Drawing to a close

posted in: Teaching in Lesvos | 0

The drawing at the heart of the poster for the play is by Matin, who plays a number of roles in the play.  He is one of a number of capable artists in the school, and though there is no art as part of the regular curriculum, it is offered whenever there is a volunteer with the requisite skills (Jaime is one such at present).  In addition, those who show a particular aptitude are sent for lessons at a local school for art in the town, with a scholarship.

With just one week to go, some cracks are starting to appear.  As well as a certain fading of energy (perfectly normal in the rehearsal process at this stage), there are particular problems appearing which are specific to working with refugee children.  One of the cast has apparently left to go to Athens.  I have heard such rumours before, but this time it does appear to be accurate.  She only has a couple of small roles, so they can be covered, but she is also the sister of our most recent Michael, and he has gone with her.  We spent about half an hour coaching him through his part last week, coaxing some life out of his initial woodenness, and now that has to be done again with another young and inexperienced actor.  Never mind; I knew that was a potential problem, and moving to Athens is a positive step for both of them.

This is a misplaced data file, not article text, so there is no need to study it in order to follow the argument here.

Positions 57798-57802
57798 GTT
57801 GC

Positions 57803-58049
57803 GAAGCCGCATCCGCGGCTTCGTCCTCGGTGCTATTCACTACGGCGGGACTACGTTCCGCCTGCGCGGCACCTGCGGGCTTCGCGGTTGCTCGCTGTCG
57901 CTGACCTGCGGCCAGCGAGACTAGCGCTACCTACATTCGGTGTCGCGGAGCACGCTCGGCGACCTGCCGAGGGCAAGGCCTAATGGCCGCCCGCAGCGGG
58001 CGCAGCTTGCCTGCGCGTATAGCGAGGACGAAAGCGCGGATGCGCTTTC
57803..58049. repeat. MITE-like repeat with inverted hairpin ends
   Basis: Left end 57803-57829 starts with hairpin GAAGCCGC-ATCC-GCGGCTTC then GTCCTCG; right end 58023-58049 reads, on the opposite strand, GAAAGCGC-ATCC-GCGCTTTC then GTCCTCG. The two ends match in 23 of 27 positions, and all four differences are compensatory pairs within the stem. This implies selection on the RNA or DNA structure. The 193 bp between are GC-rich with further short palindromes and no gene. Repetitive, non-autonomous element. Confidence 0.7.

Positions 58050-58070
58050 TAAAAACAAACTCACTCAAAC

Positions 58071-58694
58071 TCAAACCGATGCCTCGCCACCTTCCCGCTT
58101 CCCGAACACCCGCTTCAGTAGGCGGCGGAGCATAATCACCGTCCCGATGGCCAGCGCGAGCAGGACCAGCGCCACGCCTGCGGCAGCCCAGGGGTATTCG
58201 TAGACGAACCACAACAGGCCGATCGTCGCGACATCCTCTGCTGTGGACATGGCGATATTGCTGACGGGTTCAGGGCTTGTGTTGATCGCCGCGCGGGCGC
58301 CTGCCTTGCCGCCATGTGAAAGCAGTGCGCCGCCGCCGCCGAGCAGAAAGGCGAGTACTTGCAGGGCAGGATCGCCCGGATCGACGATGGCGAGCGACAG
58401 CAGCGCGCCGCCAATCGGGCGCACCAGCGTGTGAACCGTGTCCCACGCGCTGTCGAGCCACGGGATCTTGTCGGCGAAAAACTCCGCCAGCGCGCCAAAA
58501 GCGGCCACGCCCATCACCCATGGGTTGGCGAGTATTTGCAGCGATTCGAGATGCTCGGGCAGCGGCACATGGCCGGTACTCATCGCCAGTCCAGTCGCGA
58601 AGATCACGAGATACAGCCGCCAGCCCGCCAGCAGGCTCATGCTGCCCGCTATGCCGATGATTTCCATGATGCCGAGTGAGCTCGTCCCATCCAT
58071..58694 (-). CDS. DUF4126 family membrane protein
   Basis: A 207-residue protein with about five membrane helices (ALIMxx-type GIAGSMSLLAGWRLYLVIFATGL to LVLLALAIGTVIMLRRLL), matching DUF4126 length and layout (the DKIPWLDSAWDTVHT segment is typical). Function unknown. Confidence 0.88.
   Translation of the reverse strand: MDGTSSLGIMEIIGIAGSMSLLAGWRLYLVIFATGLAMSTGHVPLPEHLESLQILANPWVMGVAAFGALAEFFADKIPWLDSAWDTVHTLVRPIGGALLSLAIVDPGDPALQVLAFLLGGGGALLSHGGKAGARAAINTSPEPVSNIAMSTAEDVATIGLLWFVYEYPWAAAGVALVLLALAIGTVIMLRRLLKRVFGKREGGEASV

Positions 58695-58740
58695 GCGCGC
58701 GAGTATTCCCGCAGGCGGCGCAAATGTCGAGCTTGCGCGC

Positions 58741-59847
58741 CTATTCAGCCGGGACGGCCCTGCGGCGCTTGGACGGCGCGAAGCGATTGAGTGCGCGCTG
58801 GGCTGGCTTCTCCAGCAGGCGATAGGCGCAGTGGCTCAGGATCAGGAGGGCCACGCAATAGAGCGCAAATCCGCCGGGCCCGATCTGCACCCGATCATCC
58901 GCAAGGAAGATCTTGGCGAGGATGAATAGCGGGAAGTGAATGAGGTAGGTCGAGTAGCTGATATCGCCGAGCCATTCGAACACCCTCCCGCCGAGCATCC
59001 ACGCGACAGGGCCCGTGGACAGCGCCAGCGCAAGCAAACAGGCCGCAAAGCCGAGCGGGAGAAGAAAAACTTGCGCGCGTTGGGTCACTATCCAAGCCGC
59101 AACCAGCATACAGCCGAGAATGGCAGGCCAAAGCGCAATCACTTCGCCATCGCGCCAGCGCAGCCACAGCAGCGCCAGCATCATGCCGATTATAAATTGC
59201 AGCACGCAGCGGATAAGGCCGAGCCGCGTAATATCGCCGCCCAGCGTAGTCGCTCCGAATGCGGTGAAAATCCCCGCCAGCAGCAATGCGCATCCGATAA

But today three others told me of news which will prevent them from rehearsing tomorrow.  Iqbal, my soldier, has an interview in connection with his status, and he seems more worried that he might be sent back than excited about the possibility of moving on; one can only hope for the best for him.  Only in the case of Fatima and Amina, two sisters who play the Queen and a couple of villains, is the news an unqualified blessing, as their mother is coming from Germany to see them, the first time in five years apart.  I have been telling them all that the play will be a positive, memorable experience for them, but it pales into insignificance in comparison.

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